Streamline - Spring 2015 - (Page 17)

State Water Control Board Approves Controversial Permit BY SCOTT MCNALLY, SOURCE WATER PROTECTION SPECIALIST Synagro Technologies received the green light to apply one of their products, a fertilizer sourced from recycled industrial waste, on 16,042 acres of Virginia farmland. This area is dispersed throughout six counties including: King and Queen, King William, New Kent, Goochland, Surry and Prince George. The permit was signed by the Virginia State Water Control Board (SWCB) after a vote of 5-2 secured its approval. ON DEC. 11, 2014, The SWCB is one of three citizen boards in Virginia along with the Air Pollution Control Board and Waste Management Board. These boards are made up of Virginia citizens that are individually chosen by the Governor. They have legal authority to enact and enforce many environmental regulations and permits throughout the state. During the public hearing on Dec. 11, the SWCB heard the testimony of 11 citizens, the majority of which were opposed to the permits approval. Synagro is a Baltimore based company that specializes in waste solutions, often recycling certain wastes into useable products such as the aforementioned fertilizer. The waste for this particular project would be sourced from the Tyson Foods plant in Glen Allen, Smithfield Packing and the Rock Tenn Paper Mill in West Point. Many of the opponents who spoke out against the permit cited a fairly long list of contaminants that can be present in the product. These include radioactive agents like Radium, endocrine disrupters and numerous heavy metals such as mercury, copper and arsenic. Representatives from Virginia Department of Environmental Quality contend that the concentration of these contaminants are low enough to make the product safe to use. The opposition of some individuals stems from their own personal experience with biosolids applied to portions of King William County. There were a number of people claiming the smell is unbearable and will linger days after its application. Other people were reporting more severe effects, such as nosebleeds, headaches and dizziness and nausea. Another citizen stated that after the application, the water in a local stream was "running brown and smelly". This could have huge consequences for any municipality that uses a surface water supply downstream of the application sites. If the smell sticks around for too long then this is a likely sign that they applied too much, something that can be fixed by a proper nutrient management plan. During the hearing, however, there were some people who spoke out in support of the permit. Two farmers, one from Louisa County and another from King William explained how they have previously used "biosolids" on their land. Both farmers claimed they never experienced adverse health effects and they wouldn't use anything on their land they thought was unsafe. Biosolids are widely known to be an effective and safe fertilizer when applied correctly. It is important to note in the above paragraph, the farmers were referring to biosolids. Although similar in some ways, biosolids and recycled industrial wastes are two different products that are often confused for the same thing. Biosolids typically refer to a useable product created by treating and processing sewage. Recycled industrial wastes, also useable products can be made up from a wider range of processed wastes. The term "recycled industrial wastes" obviously sounds less pleasant than "biosolids" which is why many people tend to use "biosolids" as a blanket term for usable, processed waste products. It should also be noted that neither of these products are necessarily better than the other. There are certain instances where one may be more effective and safe and this is why properly 17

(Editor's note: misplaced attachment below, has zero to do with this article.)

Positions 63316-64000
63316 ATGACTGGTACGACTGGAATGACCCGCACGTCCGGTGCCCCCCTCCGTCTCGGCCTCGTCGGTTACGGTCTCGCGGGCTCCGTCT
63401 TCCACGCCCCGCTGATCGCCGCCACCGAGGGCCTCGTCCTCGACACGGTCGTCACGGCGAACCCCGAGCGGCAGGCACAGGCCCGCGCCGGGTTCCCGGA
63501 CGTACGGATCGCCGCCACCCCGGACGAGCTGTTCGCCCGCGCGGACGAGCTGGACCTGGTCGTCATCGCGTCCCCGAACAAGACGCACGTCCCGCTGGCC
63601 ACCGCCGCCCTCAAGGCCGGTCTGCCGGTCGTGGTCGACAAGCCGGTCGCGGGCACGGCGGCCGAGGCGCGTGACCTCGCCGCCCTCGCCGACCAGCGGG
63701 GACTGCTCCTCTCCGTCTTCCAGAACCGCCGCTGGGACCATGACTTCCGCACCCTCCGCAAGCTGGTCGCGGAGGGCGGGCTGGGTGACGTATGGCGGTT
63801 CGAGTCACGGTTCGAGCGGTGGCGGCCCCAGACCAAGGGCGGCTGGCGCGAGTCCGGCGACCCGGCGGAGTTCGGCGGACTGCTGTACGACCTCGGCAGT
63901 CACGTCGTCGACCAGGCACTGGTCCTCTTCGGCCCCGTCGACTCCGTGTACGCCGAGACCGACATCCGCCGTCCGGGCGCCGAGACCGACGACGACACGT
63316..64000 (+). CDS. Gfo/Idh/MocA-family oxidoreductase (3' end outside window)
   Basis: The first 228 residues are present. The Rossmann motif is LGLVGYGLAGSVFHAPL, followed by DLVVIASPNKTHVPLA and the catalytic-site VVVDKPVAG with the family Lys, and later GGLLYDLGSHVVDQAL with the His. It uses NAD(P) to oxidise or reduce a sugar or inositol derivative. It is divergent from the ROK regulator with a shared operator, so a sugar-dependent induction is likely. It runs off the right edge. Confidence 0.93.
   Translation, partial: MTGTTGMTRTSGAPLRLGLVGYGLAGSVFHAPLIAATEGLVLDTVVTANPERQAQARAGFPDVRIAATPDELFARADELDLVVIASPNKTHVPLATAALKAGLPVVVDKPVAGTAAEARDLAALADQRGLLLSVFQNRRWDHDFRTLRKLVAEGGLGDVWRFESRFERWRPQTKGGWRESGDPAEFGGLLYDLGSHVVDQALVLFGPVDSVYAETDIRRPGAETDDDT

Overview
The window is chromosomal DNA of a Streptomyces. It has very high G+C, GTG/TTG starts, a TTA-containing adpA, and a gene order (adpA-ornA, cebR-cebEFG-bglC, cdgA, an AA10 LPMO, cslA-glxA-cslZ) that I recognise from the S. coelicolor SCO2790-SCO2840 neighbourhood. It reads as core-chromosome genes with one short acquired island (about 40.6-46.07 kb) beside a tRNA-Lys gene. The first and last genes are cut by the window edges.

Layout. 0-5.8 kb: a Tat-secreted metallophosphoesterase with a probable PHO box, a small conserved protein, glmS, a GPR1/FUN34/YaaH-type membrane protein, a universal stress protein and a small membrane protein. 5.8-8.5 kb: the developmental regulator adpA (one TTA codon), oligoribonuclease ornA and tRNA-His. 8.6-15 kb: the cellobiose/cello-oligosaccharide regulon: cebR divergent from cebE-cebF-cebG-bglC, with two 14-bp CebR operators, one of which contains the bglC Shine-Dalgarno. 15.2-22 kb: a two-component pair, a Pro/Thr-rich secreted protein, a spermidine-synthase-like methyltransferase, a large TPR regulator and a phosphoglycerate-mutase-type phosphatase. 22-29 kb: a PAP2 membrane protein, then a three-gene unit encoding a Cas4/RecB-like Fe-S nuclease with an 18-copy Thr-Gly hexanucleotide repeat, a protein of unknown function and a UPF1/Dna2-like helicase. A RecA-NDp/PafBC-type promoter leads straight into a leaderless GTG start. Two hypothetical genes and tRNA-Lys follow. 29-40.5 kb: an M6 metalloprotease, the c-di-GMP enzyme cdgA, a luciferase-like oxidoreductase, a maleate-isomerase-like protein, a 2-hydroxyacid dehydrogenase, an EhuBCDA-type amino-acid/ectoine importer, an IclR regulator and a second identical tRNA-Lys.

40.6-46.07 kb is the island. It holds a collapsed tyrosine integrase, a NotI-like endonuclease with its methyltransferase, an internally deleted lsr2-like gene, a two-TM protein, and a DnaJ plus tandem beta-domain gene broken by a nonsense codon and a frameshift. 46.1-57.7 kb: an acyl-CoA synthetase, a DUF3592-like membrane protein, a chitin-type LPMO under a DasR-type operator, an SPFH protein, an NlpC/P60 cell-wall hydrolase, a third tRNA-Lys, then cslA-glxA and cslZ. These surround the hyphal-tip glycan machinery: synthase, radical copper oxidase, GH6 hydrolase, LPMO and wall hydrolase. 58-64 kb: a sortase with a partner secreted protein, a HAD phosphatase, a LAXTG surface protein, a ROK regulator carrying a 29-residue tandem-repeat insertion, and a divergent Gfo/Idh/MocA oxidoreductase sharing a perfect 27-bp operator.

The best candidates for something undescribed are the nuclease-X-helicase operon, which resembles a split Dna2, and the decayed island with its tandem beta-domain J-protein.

Table of Contents for the Digital Edition of Streamline - Spring 2015

From the President: Power Failure
From the Executive Director: Highlights from 2014
The Sustainability Managed Utility
Communication… Say What?
Flushing Away the Ebola Threat
Hazard Communication Standards – Guidelines for OSHA Compliance
State Water Control Board Approves Controversial Permit
VRWA Said Goodbye to Past Executive Director
USDA Rural Development
The RATES Program
Adequate Rates versus Affordability
NRWA Recap
Debt Refinancing: An Alternate Source of Capital
How the Cloud is Revolutionizing the Future of Water Utility Management
Southern Corrosion Supports Victory Junction
Throwing My Loop: Call Me Anytime
Wastewater Math
Booster Club
eLearning Benefits
Membership Application
Do You Know What Your VRWA Benefits Are?
VRWA Mailbag
New Members
Board of Directors
VRWA Committees
Index to Advertisers/

Streamline - Spring 2015